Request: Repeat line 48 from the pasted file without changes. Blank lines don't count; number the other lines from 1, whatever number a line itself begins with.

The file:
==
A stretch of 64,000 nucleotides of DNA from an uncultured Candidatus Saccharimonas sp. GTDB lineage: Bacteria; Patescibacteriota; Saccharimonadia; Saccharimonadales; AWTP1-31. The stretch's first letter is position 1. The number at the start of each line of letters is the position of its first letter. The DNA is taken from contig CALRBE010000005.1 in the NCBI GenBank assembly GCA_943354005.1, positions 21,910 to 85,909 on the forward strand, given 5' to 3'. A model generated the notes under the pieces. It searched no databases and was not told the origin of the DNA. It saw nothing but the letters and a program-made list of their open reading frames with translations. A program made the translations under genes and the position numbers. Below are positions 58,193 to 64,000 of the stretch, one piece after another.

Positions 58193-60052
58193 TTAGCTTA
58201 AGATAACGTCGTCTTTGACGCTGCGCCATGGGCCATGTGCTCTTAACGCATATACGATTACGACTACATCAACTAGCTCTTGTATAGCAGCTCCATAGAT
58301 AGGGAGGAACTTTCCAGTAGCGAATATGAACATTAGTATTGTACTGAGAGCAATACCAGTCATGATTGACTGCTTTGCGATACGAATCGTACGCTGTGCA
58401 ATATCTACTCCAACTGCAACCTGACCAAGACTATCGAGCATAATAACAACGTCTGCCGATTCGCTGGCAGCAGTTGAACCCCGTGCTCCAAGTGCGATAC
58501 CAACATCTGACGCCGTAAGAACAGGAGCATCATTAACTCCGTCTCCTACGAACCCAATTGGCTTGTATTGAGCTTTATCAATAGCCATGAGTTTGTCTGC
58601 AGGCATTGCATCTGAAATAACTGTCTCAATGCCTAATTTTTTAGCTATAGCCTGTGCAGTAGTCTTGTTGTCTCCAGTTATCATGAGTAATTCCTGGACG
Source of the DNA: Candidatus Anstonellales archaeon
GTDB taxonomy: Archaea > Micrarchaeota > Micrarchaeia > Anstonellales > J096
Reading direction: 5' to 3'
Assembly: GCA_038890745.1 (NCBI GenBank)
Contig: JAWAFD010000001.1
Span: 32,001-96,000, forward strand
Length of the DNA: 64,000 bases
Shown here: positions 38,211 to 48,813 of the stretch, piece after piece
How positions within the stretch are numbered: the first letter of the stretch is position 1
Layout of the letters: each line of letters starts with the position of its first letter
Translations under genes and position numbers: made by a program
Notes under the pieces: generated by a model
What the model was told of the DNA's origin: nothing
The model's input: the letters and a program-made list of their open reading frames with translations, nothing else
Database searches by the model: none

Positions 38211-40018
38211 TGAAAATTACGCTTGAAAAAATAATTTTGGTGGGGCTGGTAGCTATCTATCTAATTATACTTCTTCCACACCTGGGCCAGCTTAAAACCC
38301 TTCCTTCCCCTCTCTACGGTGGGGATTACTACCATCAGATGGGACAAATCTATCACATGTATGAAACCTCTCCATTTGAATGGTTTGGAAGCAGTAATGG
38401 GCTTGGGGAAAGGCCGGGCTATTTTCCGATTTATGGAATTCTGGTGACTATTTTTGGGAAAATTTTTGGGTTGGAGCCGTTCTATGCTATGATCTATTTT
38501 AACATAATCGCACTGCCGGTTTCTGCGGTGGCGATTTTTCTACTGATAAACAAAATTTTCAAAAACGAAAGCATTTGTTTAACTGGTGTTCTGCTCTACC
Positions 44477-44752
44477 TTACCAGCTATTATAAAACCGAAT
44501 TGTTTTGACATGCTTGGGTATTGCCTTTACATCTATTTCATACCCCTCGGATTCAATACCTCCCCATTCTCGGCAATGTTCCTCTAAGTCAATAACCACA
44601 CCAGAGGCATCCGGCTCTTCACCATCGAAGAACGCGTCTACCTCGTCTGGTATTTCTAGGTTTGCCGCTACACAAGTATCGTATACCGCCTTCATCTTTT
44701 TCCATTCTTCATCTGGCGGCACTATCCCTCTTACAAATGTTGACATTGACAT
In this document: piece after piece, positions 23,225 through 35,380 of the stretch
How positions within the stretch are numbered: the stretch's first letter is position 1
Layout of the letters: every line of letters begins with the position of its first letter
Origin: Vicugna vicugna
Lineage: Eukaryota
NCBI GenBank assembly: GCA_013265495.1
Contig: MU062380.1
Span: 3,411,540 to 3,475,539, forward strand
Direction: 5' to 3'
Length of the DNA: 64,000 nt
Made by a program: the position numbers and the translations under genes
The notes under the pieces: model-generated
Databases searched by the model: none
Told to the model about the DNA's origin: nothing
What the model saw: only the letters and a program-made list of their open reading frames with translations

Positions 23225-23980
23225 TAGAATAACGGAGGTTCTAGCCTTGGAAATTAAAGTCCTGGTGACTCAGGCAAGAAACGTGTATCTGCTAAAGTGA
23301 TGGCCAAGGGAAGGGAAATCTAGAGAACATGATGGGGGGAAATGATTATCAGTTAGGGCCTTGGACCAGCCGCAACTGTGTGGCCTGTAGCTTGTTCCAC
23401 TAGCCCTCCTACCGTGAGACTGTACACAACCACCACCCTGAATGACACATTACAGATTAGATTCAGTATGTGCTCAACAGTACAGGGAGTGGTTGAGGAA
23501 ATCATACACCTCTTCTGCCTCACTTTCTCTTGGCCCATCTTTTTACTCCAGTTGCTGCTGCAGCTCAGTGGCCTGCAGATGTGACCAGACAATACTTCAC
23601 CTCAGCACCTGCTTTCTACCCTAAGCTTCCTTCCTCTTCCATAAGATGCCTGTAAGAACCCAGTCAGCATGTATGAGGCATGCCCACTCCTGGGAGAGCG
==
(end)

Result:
What the model saw: only the letters and a program-made list of their open reading frames with translations